Friday, February 18, 2011

Writing Business Plan

After twelve years as an RWA member I've registered for my first ever national conference in New York this summer. Yeah! for the trip. Not such a big Yeah! for the credit card.

Because I don't know when I'll have the opportunity to attend another one, I want to make the most of this opportunity. Not like the KOD retreat I attended where I had an individual appointment with a fabulous agent - but actually had nothing to pitch so gave up my spot to a friend who did. Yes, I was supposed to write my mystery series, which is the type of book she represents, but didn't even get to Chapter 1 before the Retreat arrived.

This time I'm determined to make the most of the conference opportunities. Which means having books to pitch.

So, in preparation I developed a Writing Business Plan. What needs to be done. When. The completion of the  books, the website, the pitch, - oh and of course the diet. In doing something concrete like a spreadsheet it makes the writing seem more real, less of a dream and more tangible - and reachable. It also keeps me positive and looking forward in case that partial I have with Desire comes back with a less than positive response. Or, the current book is giving me trouble. Don't look back, look forward.

It also allows me to focus on what's important to me and controllable by me rather than getting carried away with all the negative gloom and doom that passes through my inbox and twitter on the state of the publishing industry. Treating it like a business now will help when I do get that contract. I'll know how much I can write in a day/week and what appropriate deadlines are for me, have an updated website and an author Facebook page.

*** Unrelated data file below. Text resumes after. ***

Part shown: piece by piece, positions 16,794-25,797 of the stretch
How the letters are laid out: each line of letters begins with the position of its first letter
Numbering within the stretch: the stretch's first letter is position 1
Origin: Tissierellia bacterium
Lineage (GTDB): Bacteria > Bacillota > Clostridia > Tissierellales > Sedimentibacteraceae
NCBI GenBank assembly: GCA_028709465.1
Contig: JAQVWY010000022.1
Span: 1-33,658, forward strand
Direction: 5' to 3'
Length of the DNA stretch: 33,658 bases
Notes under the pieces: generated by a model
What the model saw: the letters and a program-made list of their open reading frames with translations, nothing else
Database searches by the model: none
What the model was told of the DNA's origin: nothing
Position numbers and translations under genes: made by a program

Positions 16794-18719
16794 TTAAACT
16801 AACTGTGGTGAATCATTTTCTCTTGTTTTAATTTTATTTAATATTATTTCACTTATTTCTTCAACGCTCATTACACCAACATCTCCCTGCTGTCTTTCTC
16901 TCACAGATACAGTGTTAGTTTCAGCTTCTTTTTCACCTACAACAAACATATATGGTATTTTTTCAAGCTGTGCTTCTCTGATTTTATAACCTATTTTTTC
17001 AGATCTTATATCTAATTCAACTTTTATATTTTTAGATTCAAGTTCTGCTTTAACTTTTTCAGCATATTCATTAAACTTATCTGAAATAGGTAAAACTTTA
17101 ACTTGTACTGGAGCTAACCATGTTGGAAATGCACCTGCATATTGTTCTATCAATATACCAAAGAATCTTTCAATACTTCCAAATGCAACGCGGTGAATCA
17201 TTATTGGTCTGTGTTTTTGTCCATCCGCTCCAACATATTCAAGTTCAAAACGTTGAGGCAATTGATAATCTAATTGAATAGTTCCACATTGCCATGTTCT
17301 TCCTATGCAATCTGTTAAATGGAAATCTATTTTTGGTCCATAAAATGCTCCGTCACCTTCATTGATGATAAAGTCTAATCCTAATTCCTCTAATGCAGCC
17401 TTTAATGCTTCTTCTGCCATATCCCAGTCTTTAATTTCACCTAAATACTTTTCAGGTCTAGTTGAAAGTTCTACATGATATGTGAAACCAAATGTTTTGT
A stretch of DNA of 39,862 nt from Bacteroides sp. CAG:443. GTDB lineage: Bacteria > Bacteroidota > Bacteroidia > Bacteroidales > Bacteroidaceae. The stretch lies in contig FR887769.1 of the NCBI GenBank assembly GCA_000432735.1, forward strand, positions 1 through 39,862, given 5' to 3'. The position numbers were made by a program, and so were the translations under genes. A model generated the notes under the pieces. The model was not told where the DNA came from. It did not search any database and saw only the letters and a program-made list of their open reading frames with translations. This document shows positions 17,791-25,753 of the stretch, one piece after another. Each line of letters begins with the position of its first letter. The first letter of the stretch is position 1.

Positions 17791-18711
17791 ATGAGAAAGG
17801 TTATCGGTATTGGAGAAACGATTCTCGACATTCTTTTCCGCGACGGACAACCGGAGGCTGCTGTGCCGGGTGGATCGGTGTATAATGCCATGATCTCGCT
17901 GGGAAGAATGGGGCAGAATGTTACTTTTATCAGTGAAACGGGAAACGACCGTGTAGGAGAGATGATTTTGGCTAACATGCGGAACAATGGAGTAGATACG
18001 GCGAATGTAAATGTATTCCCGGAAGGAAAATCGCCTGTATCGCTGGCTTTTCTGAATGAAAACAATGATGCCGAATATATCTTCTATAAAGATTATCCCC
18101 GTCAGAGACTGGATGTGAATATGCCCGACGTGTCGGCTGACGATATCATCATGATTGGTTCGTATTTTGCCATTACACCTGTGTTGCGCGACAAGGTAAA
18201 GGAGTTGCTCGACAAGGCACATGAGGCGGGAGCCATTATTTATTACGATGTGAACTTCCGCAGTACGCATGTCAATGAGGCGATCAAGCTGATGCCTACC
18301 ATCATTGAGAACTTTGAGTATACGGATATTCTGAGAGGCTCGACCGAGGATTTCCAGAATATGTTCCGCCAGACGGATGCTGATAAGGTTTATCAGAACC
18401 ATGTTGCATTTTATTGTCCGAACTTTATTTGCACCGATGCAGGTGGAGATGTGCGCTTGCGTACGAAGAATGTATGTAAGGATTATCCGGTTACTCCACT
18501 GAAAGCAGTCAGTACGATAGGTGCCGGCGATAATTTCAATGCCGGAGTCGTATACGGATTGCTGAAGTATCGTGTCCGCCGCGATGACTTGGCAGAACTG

Do you have any type of written "plan" for your writing career? Or do you go by the seat of your pants, where the muse guides you on any given day?

9 comments:

Kelly said...

I do love a written plan...I should probably do something similar since I've got 3 things I'm trying to complete by the time conference rolls around. Great idea, Anne!

Cat Schield said...

I've been using spreadsheets to "plan" for five years now. It started as a way to keep track of the contests I was entering, deadline dates, cost, editors. Then as it progressed to book status as I got more books under my belt. Having a visual helps to keep you motivated.

Anne MacFarlane said...

Kelly, I think a spreadsheet is just what you need!

Anne MacFarlane said...

Cat, I hope to have a lot more projects to keep track of in the upcoming months.

Julia Smith said...

You know me, Anne - seat of the pants, all the way. No spreadsheets for this hippy chick.

Meanwhile, I do well with a concrete deadline like my weekly fiction post on Saturdays - I churn that out like clockwork.

Michelle Helliwell said...

This was the first year I made one - it's even pretty (sometime I'll show you) because I have an aversion to Excel that borders on a phobia. And then, just the other night, as I was thinking about things - the uncertainty in the industry, etc - I came up with a longer term plan (still a little vague) but gave me a sense of direction for what I plan on doing in the next 5 years. Gotta write that down... Seriously though, when you're as scattered as I can be, it's good for grounding me.

Anne MacFarlane said...
This comment has been removed by the author.
Anne MacFarlane said...

Michelle, nothing makes me feel more in control than Excel. LOL.

Cat Schield said...

Okay, here's where I should jump back in and stress what I learned from the wonderful Cherry Adair. If you intend to make a career as a writer, you should really treat your writing as a business. That means you need to know how much you can produce in a year and you need to set some goals as to what you intend to accomplish this year. Not just writing goals, but promotion/networking goals, learning goals, etc.

And once you sell, more than ever, you'll need to be self motivated and self directed. Especially if you don't have an agent to handle the business side for you.

It might seem like wheels of publishing spin very slow, but when you're staring at a blank computer screen, it's shocking how fast those months fly by. The next thing you know, it's been a year and you haven't submitted a second book to your editor. Anyone feeling panicky yet? Gets my anxiety level up.

So get those plans working!